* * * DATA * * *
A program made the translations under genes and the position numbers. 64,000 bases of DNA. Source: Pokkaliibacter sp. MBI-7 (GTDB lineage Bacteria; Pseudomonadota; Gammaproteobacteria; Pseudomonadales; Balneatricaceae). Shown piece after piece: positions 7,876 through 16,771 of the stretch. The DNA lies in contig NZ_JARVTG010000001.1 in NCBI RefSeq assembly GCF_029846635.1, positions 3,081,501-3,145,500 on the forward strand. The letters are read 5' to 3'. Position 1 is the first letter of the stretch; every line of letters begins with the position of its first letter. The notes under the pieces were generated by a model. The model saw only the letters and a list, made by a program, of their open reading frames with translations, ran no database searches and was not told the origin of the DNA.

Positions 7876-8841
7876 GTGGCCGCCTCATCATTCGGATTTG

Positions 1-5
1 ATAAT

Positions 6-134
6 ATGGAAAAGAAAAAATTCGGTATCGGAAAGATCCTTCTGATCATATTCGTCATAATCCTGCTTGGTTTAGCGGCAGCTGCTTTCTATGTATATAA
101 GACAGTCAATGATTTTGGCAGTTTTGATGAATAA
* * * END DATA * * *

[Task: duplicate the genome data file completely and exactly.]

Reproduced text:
A program made the translations under genes and the position numbers. 64,000 bases of DNA. Source: Pokkaliibacter sp. MBI-7 (GTDB lineage Bacteria; Pseudomonadota; Gammaproteobacteria; Pseudomonadales; Balneatricaceae). Shown piece after piece: positions 7,876 through 16,771 of the stretch. The DNA lies in contig NZ_JARVTG010000001.1 in NCBI RefSeq assembly GCF_029846635.1, positions 3,081,501-3,145,500 on the forward strand. The letters are read 5' to 3'. Position 1 is the first letter of the stretch; every line of letters begins with the position of its first letter. The notes under the pieces were generated by a model. The model saw only the letters and a list, made by a program, of their open reading frames with translations, ran no database searches and was not told the origin of the DNA.

Positions 7876-8841
7876 GTGGCCGCCTCATCATTCGGATTTG

Positions 1-5
1 ATAAT

Positions 6-134
6 ATGGAAAAGAAAAAATTCGGTATCGGAAAGATCCTTCTGATCATATTCGTCATAATCCTGCTTGGTTTAGCGGCAGCTGCTTTCTATGTATATAA
101 GACAGTCAATGATTTTGGCAGTTTTGATGAATAA